On the third floor of Larsen Hall at the Harvard Graduate School of Education, thousands of video and audiocassettes line the walls of a room not much bigger than a closet. The cassettes contain data of an unusual sort—voices of children in ordinary conversation with each other and with adults at school, at play, and at home.
The conversations comprise the raw data of a longitudinal research effort known as the Home-School Study of Language and Literacy Development. Begun in 1987 by EDC senior researcher David Dickinson and Catherine Snow, professor of language and literacy at the Harvard Graduate School of Education, the study set out to examine the connections between children’s early spoken language skills and their later school performance.
“Our interest was in low-income children in particular,” Dickinson explains, “because it was apparent that somewhere in upper elementary school—fourth or fifth grades—working-class children begin to fall behind their middle-class peers. It seemed to us that their oral language skills—established in the preschool years—lay at the heart of their later struggles.”
Armed with tape and video recorders, the research team followed 83 3-year-old children from low-income families in and around Boston. All of the children spoke English at home, and all were enrolled in Head Start or other subsidized preschool day care centers. Seeking to capture genuine spoken interactions, the researchers recorded conversations that the children had at home with their mothers and at school with peers and teachers. In addition, researchers interviewed parents and teachers to gather more information about the children. At the end of each school year, students were given a battery of tests to assess their literacy and language growth.
The Home-School Connection
Twelve years later, 53 of the original families continue to participate in the study, providing data on the children through the eighth grade. While the mountains of tapes, written interviews, and student assessments have produced a broad array of statistical analyses, Ph.D. dissertations, and academic papers, the study’s core findings have remained strikingly consistent: Children who experience rich and extended conversations with adults early at home and in the school environment achieve greater academic success in their later years. “It’s not necessarily how much adults talk to children that makes the difference,” explains Dickinson. “It’s how well they talk.”
What does it means to “talk well” to children? Both at home and in school, good conversation involves the use of what Dickinson and Snow call decontexualized language—language that moves beyond the immediate and literal, the here-and-now, to express past and future events, ideas, images, and explanations. For young children, this kind of talk may include narration about what went on at school, fantasy talk, explanations about books or pictures, and other subjects of interest.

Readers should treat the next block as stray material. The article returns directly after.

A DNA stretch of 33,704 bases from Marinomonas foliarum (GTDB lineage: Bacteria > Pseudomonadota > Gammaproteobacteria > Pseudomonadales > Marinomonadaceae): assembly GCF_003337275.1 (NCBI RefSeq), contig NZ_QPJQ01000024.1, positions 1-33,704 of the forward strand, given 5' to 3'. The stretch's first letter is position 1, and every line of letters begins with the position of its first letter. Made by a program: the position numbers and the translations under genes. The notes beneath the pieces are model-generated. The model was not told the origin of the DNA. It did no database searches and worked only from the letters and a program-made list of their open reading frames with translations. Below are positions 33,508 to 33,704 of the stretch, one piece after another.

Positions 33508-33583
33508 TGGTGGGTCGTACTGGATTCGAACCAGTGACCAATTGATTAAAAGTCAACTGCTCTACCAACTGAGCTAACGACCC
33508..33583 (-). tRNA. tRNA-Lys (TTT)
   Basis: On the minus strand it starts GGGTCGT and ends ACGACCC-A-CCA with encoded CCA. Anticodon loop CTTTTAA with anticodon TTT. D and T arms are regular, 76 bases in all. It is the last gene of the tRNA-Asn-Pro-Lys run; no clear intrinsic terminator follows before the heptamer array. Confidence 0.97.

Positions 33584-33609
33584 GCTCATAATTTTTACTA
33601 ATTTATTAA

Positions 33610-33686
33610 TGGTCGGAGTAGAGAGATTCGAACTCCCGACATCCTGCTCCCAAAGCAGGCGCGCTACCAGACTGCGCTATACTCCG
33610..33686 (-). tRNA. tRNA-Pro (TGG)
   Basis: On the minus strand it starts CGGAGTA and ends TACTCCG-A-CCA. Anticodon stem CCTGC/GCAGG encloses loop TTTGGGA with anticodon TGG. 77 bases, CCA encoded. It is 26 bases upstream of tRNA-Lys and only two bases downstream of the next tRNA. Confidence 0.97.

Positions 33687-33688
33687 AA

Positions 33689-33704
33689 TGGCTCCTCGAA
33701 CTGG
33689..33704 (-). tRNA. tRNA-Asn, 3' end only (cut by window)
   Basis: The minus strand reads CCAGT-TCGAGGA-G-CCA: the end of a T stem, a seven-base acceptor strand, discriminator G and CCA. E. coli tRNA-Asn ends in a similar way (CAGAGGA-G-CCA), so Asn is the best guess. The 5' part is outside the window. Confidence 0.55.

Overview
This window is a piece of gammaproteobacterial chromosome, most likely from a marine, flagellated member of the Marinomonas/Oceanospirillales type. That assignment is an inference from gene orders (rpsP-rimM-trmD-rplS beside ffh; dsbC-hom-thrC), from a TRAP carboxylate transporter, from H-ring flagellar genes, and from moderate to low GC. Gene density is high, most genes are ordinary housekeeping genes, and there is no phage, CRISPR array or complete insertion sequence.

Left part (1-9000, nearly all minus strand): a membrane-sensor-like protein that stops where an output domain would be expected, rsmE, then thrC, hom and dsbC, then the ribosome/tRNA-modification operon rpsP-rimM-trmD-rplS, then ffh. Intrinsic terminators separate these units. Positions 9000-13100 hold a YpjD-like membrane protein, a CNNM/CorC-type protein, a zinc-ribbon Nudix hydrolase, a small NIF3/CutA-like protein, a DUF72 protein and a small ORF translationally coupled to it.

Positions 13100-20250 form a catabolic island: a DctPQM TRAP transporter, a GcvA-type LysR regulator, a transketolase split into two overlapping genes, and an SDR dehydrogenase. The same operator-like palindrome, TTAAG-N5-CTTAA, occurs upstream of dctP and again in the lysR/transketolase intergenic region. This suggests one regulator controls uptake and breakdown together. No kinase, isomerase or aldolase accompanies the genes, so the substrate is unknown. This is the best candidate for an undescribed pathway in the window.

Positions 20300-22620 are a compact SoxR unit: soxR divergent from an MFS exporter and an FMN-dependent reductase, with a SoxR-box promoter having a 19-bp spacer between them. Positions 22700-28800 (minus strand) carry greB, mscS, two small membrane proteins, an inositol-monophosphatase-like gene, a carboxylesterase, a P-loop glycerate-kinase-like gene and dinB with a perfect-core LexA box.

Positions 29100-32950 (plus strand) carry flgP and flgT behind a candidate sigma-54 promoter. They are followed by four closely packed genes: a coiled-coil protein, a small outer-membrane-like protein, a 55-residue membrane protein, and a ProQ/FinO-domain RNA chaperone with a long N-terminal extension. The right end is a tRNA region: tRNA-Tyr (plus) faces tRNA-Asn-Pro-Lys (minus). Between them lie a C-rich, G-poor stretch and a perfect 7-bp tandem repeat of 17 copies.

Further, the study has shown that a child’s exposure to a full and varied vocabulary as early as age 4 is also a powerful predictor of later literacy growth. Students who routinely heard rare words in informal settings, both at home and at school—mealtime, free time, and in small group settings in particular—showed the most growth in literacy activities several years later.
Dickinson’s more recent analyses of the preschool period also suggests that a cycle of learning may be established among students very early, based in part on the language skills they bring with them to preschool. He found evidence that children who come from somewhat more advantaged homes and have stronger language skills are more likely to engage in interesting conversations with their preschool teachers. These conversations, in turn, contribute favorably to their ongoing literacy development. Teachers may have less success recognizing and ameliorating language deficits in those who come less prepared, establishing a cycle of preference that can be carried on through the upper grades. “Particularly when classes are structured in informal ways, it’s easy for a teacher not to recognize her own patterns. ‘I’ve spoken a lot with Jamal today, but I haven’t heard at all from Duane,’” continues Dickinson. “So it seems that the rich get richer from a very early age.”
Promoting Good Conversations
For Dickinson, who directed the school portion of the study, the early findings underscore the fact that effective early childhood classrooms are essential to strong literacy development, particularly among low-income children. Yet early analysis of the Home-School tapes made it clear that preschool teachers weren’t doing enough to weave rich conversation into the regular fabric of the school day. “We looked closely for the opportunities teachers had to promote challenging conversations with children,” explains Miriam Smith, research associate at EDC and Dickinson’s colleague in the Home-School Study. “What we found were largely missed opportunities.” Indeed, Dickinson’s analysis of the early tapes indicates that at best, only 20 percent of teacher talk in classrooms went beyond explicit instruction and question-and-answer activities.
In 1995, Dickinson brought the school portion of the study to EDC. “I wanted to find a way to turn these findings into an effective classroom intervention,” he explains. “The exact form that it has taken has everything to do with being here in the Center for Children and Families and working closely with the Region 1 Technical Assistance Providers for Head Start.”
That year, he and Miriam Smith began an informal collaboration with teachers at a local Head Start center, hoping to develop strategies for incorporating the key findings of the Home-School Study into daily preschool practice. From their observations in the classrooms and their conversations with teachers during that first year, the researchers quickly recognized how a host of factors—from the physical arrangements of a room to curriculum content—play an integral role in language instruction. “I’m an early childhood teacher at heart,” says Smith, “and I just couldn’t go into those classrooms and overlook the uninspired curriculum and dreary physical environment to talk exclusively about language development with the teachers. So David and I soon found ourselves developing strategies not only for enhancing language instruction, but also for enriching the whole life of these classrooms—it’s really a circular process.”